3. #3
    Linux User Giles's Avatar
    Join Date
    May 2005
    Location
    Gloucestershire and Cambridge, UK
    Posts
    283
    I'm pretty sure I do have both drivers installed, yes (sorry for not mentioning that at first). I tried making the change you suggested, just to be sure, but it doesn't change anything (X still wont start when I use the new xorg.conf).

    Giles
    "Our greatest fear is not that we are powerless. Our greatest fear is Microsoft"
    Registered linux user #391027

  4. #4
    Linux User Giles's Avatar
    Join Date
    May 2005
    Location
    Gloucestershire and Cambridge, UK
    Posts
    283
    I don't know if this will help, but other threads I've found via google have asked people for the output of xrandr, so that's here:

    Code:
    Screen 0: minimum 320 x 200, current 1024 x 768, maximum 1280 x 1280
    TV_7PIN_DIN disconnected
    VGA_1 connected 1024x768+0+0 306mm x 230mm
       1280x1024      59.9  
       1024x768       84.9*    85.0     75.1     70.1     60.0     43.5  
       832x624        74.6  
       800x600        84.7     85.1     72.2     75.0     60.3     56.2  
       640x480        84.4     75.0     72.8     66.7     60.0  
       720x400        87.8     70.1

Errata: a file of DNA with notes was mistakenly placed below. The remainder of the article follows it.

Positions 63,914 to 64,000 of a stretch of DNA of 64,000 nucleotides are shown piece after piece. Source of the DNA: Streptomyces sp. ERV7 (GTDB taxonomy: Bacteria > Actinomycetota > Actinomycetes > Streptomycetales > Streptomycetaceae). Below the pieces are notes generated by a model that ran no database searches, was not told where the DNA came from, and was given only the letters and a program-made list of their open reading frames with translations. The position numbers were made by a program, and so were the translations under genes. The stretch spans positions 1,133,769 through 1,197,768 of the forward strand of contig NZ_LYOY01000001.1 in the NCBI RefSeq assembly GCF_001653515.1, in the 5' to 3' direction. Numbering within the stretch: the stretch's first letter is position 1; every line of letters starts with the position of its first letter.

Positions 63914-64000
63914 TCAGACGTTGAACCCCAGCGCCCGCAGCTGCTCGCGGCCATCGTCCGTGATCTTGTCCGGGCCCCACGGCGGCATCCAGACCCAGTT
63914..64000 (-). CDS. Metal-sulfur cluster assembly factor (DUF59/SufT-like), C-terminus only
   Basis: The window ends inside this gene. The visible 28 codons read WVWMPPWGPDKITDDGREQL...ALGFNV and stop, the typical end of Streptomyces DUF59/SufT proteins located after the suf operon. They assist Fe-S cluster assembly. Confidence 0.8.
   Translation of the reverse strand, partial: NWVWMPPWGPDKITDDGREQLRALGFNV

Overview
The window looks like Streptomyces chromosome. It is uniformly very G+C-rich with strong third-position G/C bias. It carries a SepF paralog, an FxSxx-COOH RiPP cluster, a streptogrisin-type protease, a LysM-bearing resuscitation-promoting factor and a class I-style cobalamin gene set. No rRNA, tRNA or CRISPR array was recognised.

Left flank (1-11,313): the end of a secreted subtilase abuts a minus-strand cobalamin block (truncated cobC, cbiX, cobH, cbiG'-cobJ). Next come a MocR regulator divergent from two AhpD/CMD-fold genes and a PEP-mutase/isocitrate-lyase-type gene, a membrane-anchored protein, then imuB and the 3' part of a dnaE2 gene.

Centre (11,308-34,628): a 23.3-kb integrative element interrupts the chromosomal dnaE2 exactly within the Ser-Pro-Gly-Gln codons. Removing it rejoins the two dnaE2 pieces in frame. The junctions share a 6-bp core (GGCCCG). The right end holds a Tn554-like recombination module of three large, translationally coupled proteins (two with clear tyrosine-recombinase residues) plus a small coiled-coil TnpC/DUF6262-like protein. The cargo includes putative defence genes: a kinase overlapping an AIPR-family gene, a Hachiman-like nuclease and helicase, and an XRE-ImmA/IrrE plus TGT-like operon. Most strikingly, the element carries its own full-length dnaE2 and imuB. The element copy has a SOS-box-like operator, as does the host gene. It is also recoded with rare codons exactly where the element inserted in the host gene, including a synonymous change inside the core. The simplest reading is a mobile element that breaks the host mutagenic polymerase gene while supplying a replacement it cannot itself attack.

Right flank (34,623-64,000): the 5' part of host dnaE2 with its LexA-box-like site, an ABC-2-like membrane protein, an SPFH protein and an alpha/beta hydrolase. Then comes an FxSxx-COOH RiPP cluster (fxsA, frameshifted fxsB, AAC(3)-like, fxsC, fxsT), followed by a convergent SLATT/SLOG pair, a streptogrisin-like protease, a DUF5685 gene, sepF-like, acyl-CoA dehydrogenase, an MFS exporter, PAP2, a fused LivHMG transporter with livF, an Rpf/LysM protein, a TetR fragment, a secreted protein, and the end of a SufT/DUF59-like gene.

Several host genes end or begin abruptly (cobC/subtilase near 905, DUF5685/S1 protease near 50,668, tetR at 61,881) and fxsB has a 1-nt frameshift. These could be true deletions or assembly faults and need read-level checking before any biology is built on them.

DVI-I_1/digital connected 1024x768+0+0 0mm x 0mm
       1024x768       60.0* 
       800x600        60.3  
       640x480        59.9  
    DVI-I_1/analog disconnected
    Any thoughts anyone? (and thanks again for your time)
    Giles
    "Our greatest fear is not that we are powerless. Our greatest fear is Microsoft"
    Registered linux user #391027

  5. #5
    Linux Guru Rubberman's Avatar
    Join Date
    Apr 2009
    Location
    I can be found either 40 miles west of Chicago, in Chicago, or in a galaxy far, far away.
    Posts
    11,452
    Switch to text mode (set /etc/inittab to run level 3 if necessary) and login as root to a console terminal (not GUI). Run the command Xorg -configure - this will probe the system for video and display hardware and create an xorg.conf file with what it finds. This is a good way to start. You can then edit the resulting file and try running X with the command "startx" before you switch back to run level 5 (X login).